Working at an office can be a sad and soul sucking experience, especially if there’s an illusion of coffee in the break room. The AeroPress is the perfect way to free yourself from the shackles of terrible bean juice without dropping tons of money or spending half your day doing dishes.
So what is the office worker with taste to do? Fleeing to Starbucks might get you by, but it serves as a slow drain on your bank account and you have to deal with long lines of people with 10 syllable coffee orders when you just want some decent coffee. There’s the option of bringing in a thermos, but that means having to remember to carry it back and forth. Add a lunch, your laptop bag and suddenly you look like a homeless sherpa on the elevator every day.
You could buy one of those Keurig machines for your office, but that coffee sucks too…just not as much as the standard stuff. Perhaps the Chemex. They make a smaller version that might work well. Alas, there’s no grinder at the office and half the fun of the Chemex is watching the bloom. A French press seems like a viable option, until you have to spend 15 minutes cleaning the thing.
Maybe tea? That introduces a whole other world of complication and frustration.
Enter The AeroPress
The Aeropress is similar to a French press without the frustration. The parts include:
- A cylinder to hold the water and the grounds
- A plunger to push the water through
- A tray for the small paper filter
- Paper filters
- A funnel to help dump your grounds into the cylinder without making a mess
- A coffee scoop
- A stirrer
The process for brewing is more simple than it seems.
- Put the filter in
- Add your grounds
- Add some water and stir
- Push the water through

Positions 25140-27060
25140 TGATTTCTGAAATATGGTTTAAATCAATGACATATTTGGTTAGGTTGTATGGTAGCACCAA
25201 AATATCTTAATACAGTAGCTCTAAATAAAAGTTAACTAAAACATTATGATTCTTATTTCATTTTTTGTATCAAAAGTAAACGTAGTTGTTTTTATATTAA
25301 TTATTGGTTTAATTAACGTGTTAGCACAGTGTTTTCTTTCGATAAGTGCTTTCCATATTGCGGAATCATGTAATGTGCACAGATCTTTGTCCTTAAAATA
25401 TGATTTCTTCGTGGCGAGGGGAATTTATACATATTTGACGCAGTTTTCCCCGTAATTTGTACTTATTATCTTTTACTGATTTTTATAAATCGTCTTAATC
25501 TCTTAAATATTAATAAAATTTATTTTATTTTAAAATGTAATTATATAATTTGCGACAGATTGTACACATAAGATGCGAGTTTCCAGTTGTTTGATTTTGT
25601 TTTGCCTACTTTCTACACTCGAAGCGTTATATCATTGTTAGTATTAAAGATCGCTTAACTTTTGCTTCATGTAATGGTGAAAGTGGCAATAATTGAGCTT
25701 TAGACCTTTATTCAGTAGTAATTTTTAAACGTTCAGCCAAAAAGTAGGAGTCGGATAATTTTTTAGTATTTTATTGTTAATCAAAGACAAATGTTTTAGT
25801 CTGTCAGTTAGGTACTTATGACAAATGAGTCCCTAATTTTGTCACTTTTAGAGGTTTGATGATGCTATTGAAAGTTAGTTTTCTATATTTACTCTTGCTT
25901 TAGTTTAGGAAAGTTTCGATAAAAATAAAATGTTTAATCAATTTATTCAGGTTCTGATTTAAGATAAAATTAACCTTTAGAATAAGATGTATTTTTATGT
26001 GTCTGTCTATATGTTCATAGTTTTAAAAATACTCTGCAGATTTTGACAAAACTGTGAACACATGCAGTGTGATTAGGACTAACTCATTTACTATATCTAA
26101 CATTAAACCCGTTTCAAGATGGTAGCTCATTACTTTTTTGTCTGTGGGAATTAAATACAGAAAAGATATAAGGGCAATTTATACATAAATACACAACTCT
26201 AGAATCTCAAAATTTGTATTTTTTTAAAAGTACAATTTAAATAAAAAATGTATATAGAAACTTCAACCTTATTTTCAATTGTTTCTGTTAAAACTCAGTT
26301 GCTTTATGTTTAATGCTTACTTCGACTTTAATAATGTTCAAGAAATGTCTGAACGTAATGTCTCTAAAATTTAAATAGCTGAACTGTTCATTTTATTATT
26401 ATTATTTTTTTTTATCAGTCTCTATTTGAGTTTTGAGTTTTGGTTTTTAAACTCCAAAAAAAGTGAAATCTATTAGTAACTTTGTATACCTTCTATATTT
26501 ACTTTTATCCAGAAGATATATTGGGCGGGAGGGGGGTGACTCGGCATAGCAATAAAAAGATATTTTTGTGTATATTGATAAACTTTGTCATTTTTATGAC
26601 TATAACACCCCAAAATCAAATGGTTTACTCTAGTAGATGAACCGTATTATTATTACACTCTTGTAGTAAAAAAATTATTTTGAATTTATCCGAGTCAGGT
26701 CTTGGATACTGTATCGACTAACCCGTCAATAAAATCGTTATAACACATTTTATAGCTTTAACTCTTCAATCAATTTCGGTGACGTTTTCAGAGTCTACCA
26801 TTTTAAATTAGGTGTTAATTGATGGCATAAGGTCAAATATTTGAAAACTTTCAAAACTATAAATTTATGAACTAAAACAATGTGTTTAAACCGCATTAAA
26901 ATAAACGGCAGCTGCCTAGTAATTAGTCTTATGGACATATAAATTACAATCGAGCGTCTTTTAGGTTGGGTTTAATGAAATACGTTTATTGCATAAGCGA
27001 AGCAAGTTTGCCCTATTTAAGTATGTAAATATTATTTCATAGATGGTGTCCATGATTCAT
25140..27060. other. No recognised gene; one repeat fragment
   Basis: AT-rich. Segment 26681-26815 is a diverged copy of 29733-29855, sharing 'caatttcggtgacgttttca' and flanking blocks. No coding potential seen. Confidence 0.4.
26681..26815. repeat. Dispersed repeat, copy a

- Remove the filter tray
- Push the grounds into the trash (or compost bin if you work for hippies)
- Enjoy The whole process takes less than 5 minutes for me, which is great. Let’s break down the details.
There are a number of challenges facing every cup of coffee. First comes the beans themselves. At home, we can grind our own. Not as easy at the office so you may need to compromise by grinding at home or at the store. 1 I keep my grounds in one of those little Ziploc tubs that are about a dollar a piece. You want the grind to be perhaps a little more fine than you’d use for drip coffee.
Next comes the water. If your office is like mine, then the Bunn spits out hot water in addition to bad coffee which eliminates the need to boil or heat your own, which is important if you’re in close quarters or don’t want to spend half your day making yourself coffee. What might be tough is finding water that’s hot enough. When I bought my AeroPress I got a little thermometer for a couple dollars more. I’ve found that the Bunn on my floor isn’t the best…putting out water that’s closer to 150 than 170. It will still work fine at 150, but if I’ve got the time I’ll go to a different floor where the water is hotter.
Even if you’re going to make a couple compromises with water temperature and grind freshness, what you’re going to get out of the AeroPress is going to be superior to both the office crap, Starbucks or carrying your own back and forth.
As you research the AeroPress you’ll read about the “inverted” technique. While I’m not sure that it makes a big difference in the output it is nice to have more control over how long the water stays in contact with the grounds.
Preheating your mug is a great idea. It will help your coffee stay hot and doesn’t add any extra time to the process. I like to use the decaf coffee that’s in the Bunn to do this. Not only is it effective without depleting the store of hot water, it does those poor poor decaf drinkers a service by using some of that coffee so that if they come back at 4:00 they aren’t pulling off the same pot that was made at 6:00 that morning.
The AeroPress is a conversation starter. They’ll be curious about what it is, how it works and will probably want a demonstration. Then there’s the appearance of the AeroPress itself. Let’s not beat around the bush…it looks a little like you’re carrying a bong from your office to the break room.